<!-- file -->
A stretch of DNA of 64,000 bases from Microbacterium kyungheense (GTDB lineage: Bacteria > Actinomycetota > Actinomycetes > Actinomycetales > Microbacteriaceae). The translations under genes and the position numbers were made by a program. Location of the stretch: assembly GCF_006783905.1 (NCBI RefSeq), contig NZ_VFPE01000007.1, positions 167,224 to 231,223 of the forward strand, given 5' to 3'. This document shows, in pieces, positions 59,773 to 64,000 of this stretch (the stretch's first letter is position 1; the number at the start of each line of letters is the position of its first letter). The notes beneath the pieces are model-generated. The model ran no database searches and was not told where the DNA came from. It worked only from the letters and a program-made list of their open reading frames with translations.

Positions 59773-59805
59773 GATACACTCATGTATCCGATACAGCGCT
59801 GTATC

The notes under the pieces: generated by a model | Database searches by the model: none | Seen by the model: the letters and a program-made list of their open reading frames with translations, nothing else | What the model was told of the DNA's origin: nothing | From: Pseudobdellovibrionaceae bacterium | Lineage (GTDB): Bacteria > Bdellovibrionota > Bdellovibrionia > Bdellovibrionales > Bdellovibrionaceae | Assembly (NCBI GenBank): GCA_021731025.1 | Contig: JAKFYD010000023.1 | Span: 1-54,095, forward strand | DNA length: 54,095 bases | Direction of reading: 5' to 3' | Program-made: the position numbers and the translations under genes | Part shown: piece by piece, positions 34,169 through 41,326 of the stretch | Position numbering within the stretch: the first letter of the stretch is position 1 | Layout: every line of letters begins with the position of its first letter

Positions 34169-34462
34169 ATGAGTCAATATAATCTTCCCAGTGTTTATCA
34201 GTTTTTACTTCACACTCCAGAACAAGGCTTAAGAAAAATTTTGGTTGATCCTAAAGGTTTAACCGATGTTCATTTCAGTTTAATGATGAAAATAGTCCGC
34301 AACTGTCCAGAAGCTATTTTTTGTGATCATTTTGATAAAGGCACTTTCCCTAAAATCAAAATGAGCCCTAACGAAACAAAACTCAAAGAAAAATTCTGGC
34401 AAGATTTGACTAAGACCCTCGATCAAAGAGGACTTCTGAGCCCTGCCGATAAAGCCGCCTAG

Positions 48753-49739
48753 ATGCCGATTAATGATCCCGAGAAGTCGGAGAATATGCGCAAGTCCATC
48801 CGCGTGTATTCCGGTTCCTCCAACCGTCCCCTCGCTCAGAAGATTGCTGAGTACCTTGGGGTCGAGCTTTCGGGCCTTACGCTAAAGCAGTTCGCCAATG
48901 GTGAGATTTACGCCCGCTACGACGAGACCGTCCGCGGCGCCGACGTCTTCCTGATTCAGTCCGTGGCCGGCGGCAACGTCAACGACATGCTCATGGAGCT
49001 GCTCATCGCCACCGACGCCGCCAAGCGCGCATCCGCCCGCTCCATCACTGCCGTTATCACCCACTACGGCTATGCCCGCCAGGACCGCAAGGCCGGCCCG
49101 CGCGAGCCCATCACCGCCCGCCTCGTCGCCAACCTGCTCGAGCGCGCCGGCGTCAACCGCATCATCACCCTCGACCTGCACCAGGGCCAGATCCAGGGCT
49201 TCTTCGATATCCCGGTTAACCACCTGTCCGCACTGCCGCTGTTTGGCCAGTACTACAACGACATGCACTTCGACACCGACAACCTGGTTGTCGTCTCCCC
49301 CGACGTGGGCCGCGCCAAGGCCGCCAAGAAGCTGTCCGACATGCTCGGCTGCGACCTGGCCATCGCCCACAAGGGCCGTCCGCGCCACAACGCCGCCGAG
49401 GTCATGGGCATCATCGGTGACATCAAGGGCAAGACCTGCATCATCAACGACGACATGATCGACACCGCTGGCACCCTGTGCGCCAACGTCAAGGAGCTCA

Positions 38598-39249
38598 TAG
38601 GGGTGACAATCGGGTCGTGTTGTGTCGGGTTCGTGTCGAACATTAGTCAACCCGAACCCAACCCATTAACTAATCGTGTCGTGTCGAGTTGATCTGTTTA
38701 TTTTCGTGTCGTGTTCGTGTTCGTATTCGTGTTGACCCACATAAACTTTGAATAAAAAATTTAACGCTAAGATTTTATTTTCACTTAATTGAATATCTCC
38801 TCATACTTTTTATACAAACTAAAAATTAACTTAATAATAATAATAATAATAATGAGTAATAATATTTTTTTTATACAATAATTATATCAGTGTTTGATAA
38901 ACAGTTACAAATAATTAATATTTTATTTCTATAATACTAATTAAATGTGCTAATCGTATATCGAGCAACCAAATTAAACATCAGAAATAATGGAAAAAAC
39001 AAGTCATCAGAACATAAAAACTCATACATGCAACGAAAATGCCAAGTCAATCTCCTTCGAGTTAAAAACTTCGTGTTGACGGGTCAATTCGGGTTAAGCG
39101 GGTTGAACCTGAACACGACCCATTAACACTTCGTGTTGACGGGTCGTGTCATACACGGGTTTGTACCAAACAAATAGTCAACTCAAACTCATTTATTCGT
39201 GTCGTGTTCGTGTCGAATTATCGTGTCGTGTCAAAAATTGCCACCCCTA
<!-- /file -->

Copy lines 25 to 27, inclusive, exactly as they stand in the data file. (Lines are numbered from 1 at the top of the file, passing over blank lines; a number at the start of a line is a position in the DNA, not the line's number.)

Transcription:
38901 ACAGTTACAAATAATTAATATTTTATTTCTATAATACTAATTAAATGTGCTAATCGTATATCGAGCAACCAAATTAAACATCAGAAATAATGGAAAAAAC
39001 AAGTCATCAGAACATAAAAACTCATACATGCAACGAAAATGCCAAGTCAATCTCCTTCGAGTTAAAAACTTCGTGTTGACGGGTCAATTCGGGTTAAGCG
39101 GGTTGAACCTGAACACGACCCATTAACACTTCGTGTTGACGGGTCGTGTCATACACGGGTTTGTACCAAACAAATAGTCAACTCAAACTCATTTATTCGT